Other applicants are baffled as to why they need to resubmit documents they claim they have already provided Covered California, don’t understand what documents are required, or simply don’t yet have them in hand. In some cases, it can take months to get a lost social security card or permanent residency card replaced.
Scullary said he couldn’t say yet how many applicants had been deemed ineligible for coverage because Covered California is still looking through documents and helping people through the process.
Covered California has added a Frequently Asked Questions webpage to help people better understand the process. The page includes information on what documents they can submit and who is eligible, namely U.S citizens, permanent residents, refugees, and lawful temporary residents.
In addition to the written notices, “customers would have also received an email reminder that went out this week to impart on them that this is something they need to be aware of and take care of,” Scullary, the Covered California spokesman, said.
Mancinelli says he never received one.
Some nonprofit and advocacy organizations are translating the notices to other languages, like Korean and Vietnamese, or sending out notices of their own asking people if they received a notice from Covered California and informing them where they can seek help.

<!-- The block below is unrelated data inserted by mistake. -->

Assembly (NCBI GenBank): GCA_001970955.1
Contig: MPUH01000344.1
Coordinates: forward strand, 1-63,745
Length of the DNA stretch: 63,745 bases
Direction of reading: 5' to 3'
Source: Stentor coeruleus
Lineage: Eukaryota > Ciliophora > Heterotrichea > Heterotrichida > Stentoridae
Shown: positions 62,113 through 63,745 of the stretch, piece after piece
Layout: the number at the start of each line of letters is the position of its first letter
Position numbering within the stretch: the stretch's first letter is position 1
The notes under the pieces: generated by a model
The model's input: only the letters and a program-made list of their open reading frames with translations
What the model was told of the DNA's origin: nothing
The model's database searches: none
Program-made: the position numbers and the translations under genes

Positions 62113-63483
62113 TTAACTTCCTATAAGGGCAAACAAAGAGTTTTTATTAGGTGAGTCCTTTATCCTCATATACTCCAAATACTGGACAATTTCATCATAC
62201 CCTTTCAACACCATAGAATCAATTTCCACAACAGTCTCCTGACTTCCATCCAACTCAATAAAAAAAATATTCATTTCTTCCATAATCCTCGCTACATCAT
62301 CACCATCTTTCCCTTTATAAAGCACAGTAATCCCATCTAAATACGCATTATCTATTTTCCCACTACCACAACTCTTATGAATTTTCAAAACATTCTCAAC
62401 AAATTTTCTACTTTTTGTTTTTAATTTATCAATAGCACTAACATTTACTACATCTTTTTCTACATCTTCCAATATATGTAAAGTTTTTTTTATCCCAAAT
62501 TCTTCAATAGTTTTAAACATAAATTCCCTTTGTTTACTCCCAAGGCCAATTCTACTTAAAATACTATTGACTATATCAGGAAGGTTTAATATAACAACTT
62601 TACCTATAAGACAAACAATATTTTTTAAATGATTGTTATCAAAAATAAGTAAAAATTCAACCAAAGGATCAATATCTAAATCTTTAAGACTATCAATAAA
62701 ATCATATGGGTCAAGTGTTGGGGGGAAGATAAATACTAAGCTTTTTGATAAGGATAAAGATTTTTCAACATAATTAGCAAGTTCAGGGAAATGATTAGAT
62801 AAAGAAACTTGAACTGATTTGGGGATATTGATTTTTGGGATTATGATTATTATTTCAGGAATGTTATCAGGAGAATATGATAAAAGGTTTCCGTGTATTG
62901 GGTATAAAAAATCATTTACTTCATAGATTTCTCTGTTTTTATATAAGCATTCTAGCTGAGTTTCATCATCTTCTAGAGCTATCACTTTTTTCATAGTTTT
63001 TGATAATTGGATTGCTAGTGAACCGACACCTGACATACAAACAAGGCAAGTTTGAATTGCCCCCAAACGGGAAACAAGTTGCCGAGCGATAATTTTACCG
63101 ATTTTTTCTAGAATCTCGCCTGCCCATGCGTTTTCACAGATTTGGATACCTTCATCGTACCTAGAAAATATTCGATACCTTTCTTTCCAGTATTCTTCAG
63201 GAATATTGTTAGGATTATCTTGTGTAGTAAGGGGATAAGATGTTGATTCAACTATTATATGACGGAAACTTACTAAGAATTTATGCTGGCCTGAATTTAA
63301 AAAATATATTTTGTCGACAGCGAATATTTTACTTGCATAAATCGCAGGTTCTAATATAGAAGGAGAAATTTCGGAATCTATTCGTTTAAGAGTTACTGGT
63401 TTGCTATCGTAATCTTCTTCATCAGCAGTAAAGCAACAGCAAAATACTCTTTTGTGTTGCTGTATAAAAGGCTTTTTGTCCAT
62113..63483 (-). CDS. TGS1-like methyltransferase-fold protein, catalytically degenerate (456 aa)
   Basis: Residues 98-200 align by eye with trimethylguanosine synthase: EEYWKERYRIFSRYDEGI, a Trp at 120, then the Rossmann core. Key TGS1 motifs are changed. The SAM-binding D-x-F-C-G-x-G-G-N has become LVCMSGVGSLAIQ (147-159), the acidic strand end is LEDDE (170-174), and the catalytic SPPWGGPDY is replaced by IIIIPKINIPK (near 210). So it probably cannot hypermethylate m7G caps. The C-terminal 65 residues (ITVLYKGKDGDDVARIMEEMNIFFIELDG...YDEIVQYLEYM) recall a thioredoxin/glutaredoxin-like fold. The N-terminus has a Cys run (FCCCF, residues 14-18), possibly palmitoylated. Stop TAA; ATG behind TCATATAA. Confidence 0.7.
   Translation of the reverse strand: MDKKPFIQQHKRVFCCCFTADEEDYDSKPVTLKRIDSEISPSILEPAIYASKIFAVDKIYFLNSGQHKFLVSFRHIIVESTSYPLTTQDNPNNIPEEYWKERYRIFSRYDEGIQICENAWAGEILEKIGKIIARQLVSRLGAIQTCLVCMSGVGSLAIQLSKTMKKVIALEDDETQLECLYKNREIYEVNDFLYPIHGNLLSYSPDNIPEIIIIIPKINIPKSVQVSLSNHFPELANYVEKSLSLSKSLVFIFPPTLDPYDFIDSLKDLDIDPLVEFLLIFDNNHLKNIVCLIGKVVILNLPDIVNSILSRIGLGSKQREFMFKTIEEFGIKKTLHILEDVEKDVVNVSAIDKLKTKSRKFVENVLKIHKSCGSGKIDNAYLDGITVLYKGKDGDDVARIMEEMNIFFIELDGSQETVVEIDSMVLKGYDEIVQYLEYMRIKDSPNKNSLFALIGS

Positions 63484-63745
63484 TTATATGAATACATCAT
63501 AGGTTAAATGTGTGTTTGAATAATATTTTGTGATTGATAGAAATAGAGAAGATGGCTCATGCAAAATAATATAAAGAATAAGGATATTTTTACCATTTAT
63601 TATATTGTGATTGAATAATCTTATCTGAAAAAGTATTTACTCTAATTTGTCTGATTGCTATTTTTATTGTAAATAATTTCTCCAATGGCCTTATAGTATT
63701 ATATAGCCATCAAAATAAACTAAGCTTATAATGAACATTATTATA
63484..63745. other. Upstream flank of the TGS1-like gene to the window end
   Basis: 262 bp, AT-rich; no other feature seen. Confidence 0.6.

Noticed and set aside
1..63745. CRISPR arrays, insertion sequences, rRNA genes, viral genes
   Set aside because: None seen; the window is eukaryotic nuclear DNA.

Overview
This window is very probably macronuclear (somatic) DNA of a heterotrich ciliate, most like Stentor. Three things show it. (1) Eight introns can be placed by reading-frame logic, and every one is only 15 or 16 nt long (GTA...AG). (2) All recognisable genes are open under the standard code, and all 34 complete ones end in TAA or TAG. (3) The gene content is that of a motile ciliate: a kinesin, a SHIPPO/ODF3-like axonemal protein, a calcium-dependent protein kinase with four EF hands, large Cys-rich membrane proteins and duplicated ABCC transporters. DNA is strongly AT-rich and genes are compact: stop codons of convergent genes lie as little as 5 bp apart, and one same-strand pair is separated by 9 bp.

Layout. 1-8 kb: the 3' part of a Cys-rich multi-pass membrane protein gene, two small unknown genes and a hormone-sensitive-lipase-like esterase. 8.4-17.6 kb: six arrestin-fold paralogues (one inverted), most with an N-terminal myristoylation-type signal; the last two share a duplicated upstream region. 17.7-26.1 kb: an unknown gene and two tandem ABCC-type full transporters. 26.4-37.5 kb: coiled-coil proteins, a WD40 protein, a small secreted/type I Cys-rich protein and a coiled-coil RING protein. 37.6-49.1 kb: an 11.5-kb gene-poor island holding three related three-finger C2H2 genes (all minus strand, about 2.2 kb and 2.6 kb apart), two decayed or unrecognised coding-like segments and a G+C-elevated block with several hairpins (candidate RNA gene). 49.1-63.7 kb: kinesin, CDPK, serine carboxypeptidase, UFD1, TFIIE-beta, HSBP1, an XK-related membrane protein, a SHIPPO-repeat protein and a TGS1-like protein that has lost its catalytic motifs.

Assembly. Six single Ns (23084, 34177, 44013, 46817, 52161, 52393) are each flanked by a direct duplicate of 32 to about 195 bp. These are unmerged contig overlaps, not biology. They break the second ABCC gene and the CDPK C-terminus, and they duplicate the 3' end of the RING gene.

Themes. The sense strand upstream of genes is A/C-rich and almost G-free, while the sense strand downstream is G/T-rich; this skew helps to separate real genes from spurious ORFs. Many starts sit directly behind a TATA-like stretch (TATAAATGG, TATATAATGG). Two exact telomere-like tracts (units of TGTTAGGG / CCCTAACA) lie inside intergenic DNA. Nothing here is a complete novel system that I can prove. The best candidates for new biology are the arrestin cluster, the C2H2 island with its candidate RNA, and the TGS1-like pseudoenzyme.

“There are efforts to try to get as much information out to the community as we can,” said Cary Sanders, the director of the Having Our Say Coalition in Oakland, California.
Covered California is allowing consumers to submit documents after the Sept. 30 deadline, but there is no guarantee these can be processed in time to avoid losing coverage after Oct. 31.
“Certainly if someone is able to prove they’re lawful but they’re unable to do it until after 30th, we’d work with them and their insurance company to see what we could do to keep them covered, but they do run the risk of having some sort of gap in their coverage,” Scullary said.
People deemed ineligible can contest the decision, though that process has not been finalized, according to Scullary.
The state has dedicated a service center in Fresno to verifying documents. All the call centers have been trained to take questions from customers regarding the verification process, Scullary said.
But telephone wait times can be upwards of an hour. Chat volume went up more than 40 percent in August, probably due to consumer concern over the verification process, according to documents from Covered California. Nearly two thirds of calls were abandoned in August, compared to a third the previous month. Up to 15 percent of callers got a busy signal.
Mancinelli tried calling several times. Once he got through he was ultimately directed elsewhere, to the nonprofit Health Consumer Alliance, for help. Rather than wait on the phone again, he waded through the information on the Covered California website himself. Finally, he found a clause saying he could upload any documents not listed on the site under the module for U.S. passport – which he immediately did.
He said he simply wants to do the right thing.
Anna Gorman contributed reporting.